Rabbi Rant: Freedom Rules!

rabbi rant

Two weeks ago, someone shared with me that, for him, discipline is freedom. He closely watches his diet, works out regularly, studies diligently for grad school…in short, his regimen helps him be the person he wants to be.

A week later, someone else shared with me that freedom means not having any rules. She listens to her body and brain and does what she wants in the moment. To her, freedom is letting go of all the burdensome rules that are imposed on us and that we impose on ourselves.

Rules vs. No Rules

I’m still thinking about these two different perspectives on freedom and where I fall on this rules vs. no rules spectrum.

I know one doesn’t just magically become self-actualized, physically fit, spiritually aware, etc. To be the person you want to be, you have to work hard at it. It’s so obvious and trite that it belongs on a poster with an eagle soaring over a river.

Yet the thought of living a life of rule-following feels constraining, exhausting, and not fun. As adolescent as it sounds, I still associate the word discipline with after-school detention.

The struggle is real

It might seem funny that I’m a rabbi and that I struggle with rules. After all, Judaism is full of rules. The rabbis even make an explicit connection between Jewish law, which was engraved (in Hebrew: charut) on the tablets, and the Hebrew word for freedom (cheirut). “For no person is free unless they are involved in the study of the law.” (Ethics of our Ancestors 6:2)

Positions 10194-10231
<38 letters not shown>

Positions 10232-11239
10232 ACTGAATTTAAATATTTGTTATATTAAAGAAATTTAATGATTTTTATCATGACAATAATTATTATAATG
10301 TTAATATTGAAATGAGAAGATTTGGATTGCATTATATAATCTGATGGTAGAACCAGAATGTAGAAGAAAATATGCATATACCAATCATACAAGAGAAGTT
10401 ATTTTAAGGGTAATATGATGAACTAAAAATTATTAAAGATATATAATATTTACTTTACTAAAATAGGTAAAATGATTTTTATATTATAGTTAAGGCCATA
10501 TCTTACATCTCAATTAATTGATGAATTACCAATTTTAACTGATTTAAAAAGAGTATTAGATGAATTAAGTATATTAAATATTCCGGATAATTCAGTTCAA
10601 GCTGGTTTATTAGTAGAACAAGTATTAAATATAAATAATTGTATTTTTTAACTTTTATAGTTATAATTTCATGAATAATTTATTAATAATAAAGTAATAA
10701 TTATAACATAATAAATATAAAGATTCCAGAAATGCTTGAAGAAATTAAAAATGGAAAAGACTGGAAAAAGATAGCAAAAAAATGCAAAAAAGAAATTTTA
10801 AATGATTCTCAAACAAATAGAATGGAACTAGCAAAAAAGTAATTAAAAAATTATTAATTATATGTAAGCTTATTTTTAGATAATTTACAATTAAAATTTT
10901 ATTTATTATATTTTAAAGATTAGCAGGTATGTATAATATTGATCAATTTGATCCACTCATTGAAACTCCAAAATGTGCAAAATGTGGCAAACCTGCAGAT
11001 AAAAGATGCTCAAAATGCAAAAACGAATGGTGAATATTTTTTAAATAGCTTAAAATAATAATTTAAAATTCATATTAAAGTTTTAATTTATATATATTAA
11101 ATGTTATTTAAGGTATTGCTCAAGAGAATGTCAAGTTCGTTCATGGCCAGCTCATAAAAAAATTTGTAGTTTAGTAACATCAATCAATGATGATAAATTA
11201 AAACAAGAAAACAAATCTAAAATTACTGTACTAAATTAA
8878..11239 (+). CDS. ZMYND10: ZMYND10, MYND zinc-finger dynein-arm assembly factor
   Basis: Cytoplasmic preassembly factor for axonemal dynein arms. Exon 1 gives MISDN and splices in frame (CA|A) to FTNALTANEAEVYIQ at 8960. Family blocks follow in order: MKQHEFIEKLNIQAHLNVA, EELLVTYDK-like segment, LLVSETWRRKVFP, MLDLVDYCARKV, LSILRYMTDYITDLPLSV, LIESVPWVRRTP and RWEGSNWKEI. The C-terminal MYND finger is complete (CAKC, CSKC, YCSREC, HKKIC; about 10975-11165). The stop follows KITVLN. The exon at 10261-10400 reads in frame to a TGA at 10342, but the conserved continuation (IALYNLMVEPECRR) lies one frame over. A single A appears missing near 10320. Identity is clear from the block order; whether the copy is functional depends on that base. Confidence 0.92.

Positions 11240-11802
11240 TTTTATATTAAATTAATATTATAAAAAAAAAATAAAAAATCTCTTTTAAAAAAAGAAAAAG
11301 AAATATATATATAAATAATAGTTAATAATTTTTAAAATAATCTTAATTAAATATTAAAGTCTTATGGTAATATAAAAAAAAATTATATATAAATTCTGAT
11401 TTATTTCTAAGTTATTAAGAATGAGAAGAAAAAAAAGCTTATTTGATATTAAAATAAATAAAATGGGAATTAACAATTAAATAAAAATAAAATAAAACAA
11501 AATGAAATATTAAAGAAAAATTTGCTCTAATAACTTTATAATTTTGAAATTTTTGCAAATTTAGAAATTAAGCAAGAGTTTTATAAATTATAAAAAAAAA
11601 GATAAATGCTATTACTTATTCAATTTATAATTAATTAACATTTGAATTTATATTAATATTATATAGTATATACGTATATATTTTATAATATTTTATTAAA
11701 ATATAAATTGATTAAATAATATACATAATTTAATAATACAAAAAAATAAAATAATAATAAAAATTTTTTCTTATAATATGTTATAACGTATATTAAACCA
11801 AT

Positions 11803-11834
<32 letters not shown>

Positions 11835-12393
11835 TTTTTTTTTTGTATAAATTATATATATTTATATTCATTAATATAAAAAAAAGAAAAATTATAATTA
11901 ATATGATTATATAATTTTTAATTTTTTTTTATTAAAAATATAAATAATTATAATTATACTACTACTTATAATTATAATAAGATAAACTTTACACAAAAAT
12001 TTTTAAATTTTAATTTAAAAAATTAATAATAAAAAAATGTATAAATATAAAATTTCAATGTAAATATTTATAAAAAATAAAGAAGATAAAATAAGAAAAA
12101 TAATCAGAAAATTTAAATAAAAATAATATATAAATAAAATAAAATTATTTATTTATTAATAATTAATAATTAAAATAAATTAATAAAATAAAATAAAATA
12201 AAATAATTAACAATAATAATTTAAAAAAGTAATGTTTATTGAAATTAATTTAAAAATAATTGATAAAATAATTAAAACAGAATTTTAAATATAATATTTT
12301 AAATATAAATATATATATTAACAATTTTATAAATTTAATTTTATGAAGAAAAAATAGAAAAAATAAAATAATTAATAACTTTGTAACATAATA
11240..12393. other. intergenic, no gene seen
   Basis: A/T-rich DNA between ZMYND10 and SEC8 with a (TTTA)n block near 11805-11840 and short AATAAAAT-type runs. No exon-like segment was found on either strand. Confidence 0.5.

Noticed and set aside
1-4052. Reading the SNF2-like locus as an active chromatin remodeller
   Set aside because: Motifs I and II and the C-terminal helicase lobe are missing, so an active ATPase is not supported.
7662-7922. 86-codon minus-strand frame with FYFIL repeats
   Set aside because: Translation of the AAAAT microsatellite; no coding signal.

But Judaism recognizes the limits of rules. As Rabbi Abraham Joshua Heschel writes: “Rules are generalizations. In actual living, we come upon countless problems for which no general solutions are available. There are many ways of applying a general rule to a concrete situation. There are evil applications of noble rules. Thus the choice of the right way of applying a general rule to a particular situation is “left to the heart,” to the individual, to one’s conscience.” (God in Search of Man, p. 327)

Are we ever free from rules?

We’re currently in the period of the Jewish calendar known as the omer, where we count the days from Passover to Shavuot. I think the wisdom of connecting these two holidays, one celebrating freedom and the other celebrating the Torah, is to remind us that we can be free from slavery but will never be free from rules. As writer David Foster Wallace said: